A significant religious divide has opened up in the country. IBD/TIPP polls taken in March and April show that Christians — including both Protestants and Catholics — strongly oppose President Obama on almost every issue, from his economic policies, to his attempts at a deal with Iran, to his immigration policies. Those Americans without religious affiliation remain enthusiastic supporters.
Interestingly, Catholics and Protestants — groups sometimes viewed as diverging politically — are in close agreement on most issues.
One exception is immigration, where 61% of Catholics favor securing the border first over comprehensive reform vs. 46% of Protestants.
Also a surprise is the fact that Catholics give Obama slightly lower approval ratings than Protestants (37% vs. 40%). Protestants, on the other hand, are somewhat more supportive of Israel, the polls found.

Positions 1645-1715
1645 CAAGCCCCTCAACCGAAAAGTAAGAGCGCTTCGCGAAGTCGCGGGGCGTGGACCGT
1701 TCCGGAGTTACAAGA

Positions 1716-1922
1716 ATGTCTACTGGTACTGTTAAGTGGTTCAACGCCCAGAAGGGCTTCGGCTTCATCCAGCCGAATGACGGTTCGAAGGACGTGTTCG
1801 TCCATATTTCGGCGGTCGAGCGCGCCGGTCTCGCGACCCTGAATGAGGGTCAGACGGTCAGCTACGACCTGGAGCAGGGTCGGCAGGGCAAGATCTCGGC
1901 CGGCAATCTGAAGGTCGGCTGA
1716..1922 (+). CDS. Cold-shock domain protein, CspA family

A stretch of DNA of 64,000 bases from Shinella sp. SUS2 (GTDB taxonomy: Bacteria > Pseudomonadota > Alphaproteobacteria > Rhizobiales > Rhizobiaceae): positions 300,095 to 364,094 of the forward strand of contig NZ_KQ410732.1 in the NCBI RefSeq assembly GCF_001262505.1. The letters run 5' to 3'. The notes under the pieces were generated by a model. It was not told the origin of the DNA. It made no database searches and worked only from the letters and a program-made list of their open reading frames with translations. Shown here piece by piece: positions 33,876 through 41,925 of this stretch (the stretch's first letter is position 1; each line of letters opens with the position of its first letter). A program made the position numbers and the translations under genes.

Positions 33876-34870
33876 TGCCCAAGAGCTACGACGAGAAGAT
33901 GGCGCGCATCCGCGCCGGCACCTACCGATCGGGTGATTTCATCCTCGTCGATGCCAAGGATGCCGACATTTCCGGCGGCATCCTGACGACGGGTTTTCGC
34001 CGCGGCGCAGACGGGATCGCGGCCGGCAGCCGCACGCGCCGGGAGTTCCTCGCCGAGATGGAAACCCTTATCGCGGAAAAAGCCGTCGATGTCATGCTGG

Where Obama draws his strongest backing — across the board — is from those who claim no religious affiliation at all. Fully 59% of this group approve of the job Obama is doing, for example.
The poll, taken over two months, found that slightly more than half of those surveyed identified themselves as either Protestant or Catholic, while 21% indicated another religion, and 21% said they had no religious affiliation.
Given Obama's trouble with the working class, as shown in a previous IBD/TIPP poll analysis, it seems that Republicans now have a significant opportunity to strengthen their coalition among the growing population of disaffected working class and religious voters.